For Immediate Release
June 8, 2017
Legislative panel warns of tight budgets ahead
COVINGTON – The mainframe computer processing all of Kentucky’s unemployment insurance claims was built a decade before the 1980s-era arcade game Pac-Man.
“Think about that,” Deputy Secretary for Education and Workforce Development Cabinet Brad Montell said while testifying before the Interim Joint Committee on Appropriations and Revenue yesterday at the Northern Kentucky Convention Center. “This thing is old. It’s slow. It’s not employer friendly at all. It runs from 7 a.m. to 7 p.m. and then it is done. It’s got to rest. It’s got to have time to think. And it will only run five-and-a-half days a week. We got to shut her down for the weekend – literally.”
Montell, who served seven terms in the state House before joining the executive branch in October, proposed upgrading the 1973 technology with a percentage of the employer contribution to the unemployment insurance trust fund. While he didn’t say what percentage would be redirected, the minimum amount needed to update the technology is estimated at $35 million.
After the Great Recession plunged the trust fund into nearly $1 billion in debt by January 2012, its coffers have since been replenished. The fund had a positive cash balance of $425.2 million as of June 1. Montell said federal authorities have advised his cabinet that the state needs about $800 million in positive cash flow for a healthy fund.
“Good things happen when our trust fund is healthy,” he said. “We are reaping the benefits of those good things.”
Benefits have increased while employer contributions continue to fall, Montell said. The next reduction for employer contributions is forecasted to take effect in January.
In addition to upgrading the 44-year-old mainframe, Montell said the state Office of Vocational Rehabilitation needs an additional $3.8 million in state tax dollars in order to receive the total amount of federal matching money earmarked for the state. Montell said Kentucky is losing about $10 million in federal tax dollars because the state doesn’t fully fund its vocational rehabilitation office. He said the lack of money means the office tasked with finding jobs for all Kentuckians with disabilities can only assist persons with the most severe disabilities.
“That is really a shame,” Montell said in reference to Kentuckians with disabilities who are turned away.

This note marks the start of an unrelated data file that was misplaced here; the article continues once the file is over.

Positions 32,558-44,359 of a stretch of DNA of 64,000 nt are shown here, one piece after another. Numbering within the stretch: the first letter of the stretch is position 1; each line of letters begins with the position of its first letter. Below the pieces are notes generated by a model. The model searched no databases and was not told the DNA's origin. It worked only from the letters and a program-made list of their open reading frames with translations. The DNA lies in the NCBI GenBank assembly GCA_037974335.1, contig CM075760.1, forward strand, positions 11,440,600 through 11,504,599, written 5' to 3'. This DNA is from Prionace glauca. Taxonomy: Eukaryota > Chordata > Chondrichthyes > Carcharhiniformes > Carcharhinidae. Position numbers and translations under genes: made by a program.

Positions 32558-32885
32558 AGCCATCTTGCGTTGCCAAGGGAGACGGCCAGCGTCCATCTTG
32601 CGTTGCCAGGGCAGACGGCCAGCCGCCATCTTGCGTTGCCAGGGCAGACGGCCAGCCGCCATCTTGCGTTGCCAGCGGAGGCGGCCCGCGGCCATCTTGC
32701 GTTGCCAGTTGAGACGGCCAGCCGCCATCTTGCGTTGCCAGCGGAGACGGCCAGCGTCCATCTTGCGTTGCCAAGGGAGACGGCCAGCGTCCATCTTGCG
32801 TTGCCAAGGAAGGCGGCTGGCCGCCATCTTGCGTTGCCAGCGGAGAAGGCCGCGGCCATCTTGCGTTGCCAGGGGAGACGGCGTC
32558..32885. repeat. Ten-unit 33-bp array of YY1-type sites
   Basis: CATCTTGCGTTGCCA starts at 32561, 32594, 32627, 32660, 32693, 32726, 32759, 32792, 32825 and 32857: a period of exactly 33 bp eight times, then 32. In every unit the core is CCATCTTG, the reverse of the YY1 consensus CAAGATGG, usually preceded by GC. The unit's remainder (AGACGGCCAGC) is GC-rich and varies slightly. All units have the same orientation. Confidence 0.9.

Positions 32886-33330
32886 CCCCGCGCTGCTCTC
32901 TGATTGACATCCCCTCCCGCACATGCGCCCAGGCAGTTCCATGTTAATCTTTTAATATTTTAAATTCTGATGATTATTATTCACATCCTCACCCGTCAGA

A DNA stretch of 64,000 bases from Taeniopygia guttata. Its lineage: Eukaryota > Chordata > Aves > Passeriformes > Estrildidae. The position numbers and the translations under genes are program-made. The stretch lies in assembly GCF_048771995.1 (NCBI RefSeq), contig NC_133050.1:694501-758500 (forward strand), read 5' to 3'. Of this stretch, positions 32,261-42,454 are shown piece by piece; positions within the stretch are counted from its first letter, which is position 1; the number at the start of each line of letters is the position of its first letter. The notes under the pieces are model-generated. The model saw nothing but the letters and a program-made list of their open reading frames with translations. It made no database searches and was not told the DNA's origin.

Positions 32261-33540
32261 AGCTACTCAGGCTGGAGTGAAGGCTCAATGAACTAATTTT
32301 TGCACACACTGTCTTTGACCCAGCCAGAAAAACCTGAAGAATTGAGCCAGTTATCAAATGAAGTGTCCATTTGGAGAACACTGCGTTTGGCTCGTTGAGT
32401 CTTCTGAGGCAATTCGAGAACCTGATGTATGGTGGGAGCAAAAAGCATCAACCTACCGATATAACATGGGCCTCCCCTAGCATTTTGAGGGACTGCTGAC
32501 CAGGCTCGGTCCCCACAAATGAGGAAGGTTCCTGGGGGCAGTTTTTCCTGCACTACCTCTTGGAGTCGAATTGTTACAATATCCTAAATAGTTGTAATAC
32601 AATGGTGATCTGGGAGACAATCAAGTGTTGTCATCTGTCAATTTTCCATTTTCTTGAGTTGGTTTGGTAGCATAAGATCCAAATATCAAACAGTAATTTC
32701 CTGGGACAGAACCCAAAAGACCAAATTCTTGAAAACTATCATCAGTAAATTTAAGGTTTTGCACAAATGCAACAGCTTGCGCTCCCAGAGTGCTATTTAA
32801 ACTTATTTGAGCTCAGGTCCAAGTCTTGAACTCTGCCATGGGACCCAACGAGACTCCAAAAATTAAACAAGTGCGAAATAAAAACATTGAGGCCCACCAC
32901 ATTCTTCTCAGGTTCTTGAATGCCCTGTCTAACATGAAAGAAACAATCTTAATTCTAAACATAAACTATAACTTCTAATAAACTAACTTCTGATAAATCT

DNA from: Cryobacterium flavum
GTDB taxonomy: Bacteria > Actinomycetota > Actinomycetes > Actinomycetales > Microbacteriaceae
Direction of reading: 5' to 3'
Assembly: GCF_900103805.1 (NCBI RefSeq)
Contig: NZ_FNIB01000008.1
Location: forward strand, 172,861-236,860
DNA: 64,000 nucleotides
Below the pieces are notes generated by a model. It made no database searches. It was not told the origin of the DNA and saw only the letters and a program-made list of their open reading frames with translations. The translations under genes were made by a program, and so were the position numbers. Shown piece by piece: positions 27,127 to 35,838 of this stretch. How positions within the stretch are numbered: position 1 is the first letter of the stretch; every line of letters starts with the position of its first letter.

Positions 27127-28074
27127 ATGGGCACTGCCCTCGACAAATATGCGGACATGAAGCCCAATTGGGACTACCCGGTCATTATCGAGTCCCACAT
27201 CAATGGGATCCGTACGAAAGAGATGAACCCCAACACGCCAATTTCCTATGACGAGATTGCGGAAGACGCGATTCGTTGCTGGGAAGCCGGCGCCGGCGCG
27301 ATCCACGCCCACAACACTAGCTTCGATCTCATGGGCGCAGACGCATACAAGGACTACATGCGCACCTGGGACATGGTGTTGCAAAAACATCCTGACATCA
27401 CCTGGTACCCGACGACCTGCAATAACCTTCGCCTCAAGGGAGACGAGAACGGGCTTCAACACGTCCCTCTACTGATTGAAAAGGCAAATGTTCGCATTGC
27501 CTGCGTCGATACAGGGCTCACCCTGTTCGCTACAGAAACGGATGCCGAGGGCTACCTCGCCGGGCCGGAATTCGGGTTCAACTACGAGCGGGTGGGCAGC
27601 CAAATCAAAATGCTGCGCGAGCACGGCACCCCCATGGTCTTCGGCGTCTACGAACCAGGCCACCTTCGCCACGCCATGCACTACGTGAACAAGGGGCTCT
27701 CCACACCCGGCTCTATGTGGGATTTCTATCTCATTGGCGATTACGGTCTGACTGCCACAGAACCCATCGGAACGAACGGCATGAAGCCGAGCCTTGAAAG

After hearing Montell’s testimony, committee Co-chair Christian McDaniel had a warning for state cabinets and advocates of various causes: Any additional tax dollars for capital projects should create enough savings within the budgeting cycle to pay for itself.
“The fact is, absent tax and pension reform, we can expect a double-digit cut in every sector of government,” said McDaniel, R-Taylor Mill. “The pension system has simply gotten into too bad of a state – been neglected far too long. When pension and Medicaid in a decade go from 18 percent to 38 percent of the commonwealth’s budget it’s got to come from somewhere.”
He said justice, social service and education advocates all have an interest in keeping the state pension systems solvent.
“You have skin in the pension game,” McDaniel said. “You’ve had it for a long time, but now a lot of long-term problems have to have very near-term solutions. It is going to be some tight budgeting times.”
In other business, Cabinet for Economic Development Deputy Commissioner John Bevington also testified at yesterday’s meeting that his cabinet hopes to entice more businesses to expand and locate in Kentucky to increase the tax base and ease the budget constraints.
Businesses have announced $5.8 million in new investment forecasted to create more than 9,500 jobs so far this year, he said. The largest of those investments is $1.3 billion to upgrade and retool of Toyota Motor’s assembly plant in Georgetown, $1.5 billion to locate Amazon’s air freight hub to Cincinnati/Northern Kentucky International Airport in Hebron and $1.3 billion for Braidy Industries to build an aluminum rolling mill in Greenup County.
“We want to surpass the highest level of announced capital investment in the state’s history and announce more than 17,000 new jobs, “Bevington said of his cabinet’s goals. “We want to move the commonwealth into the top quartile of business-friendly state rankings.”
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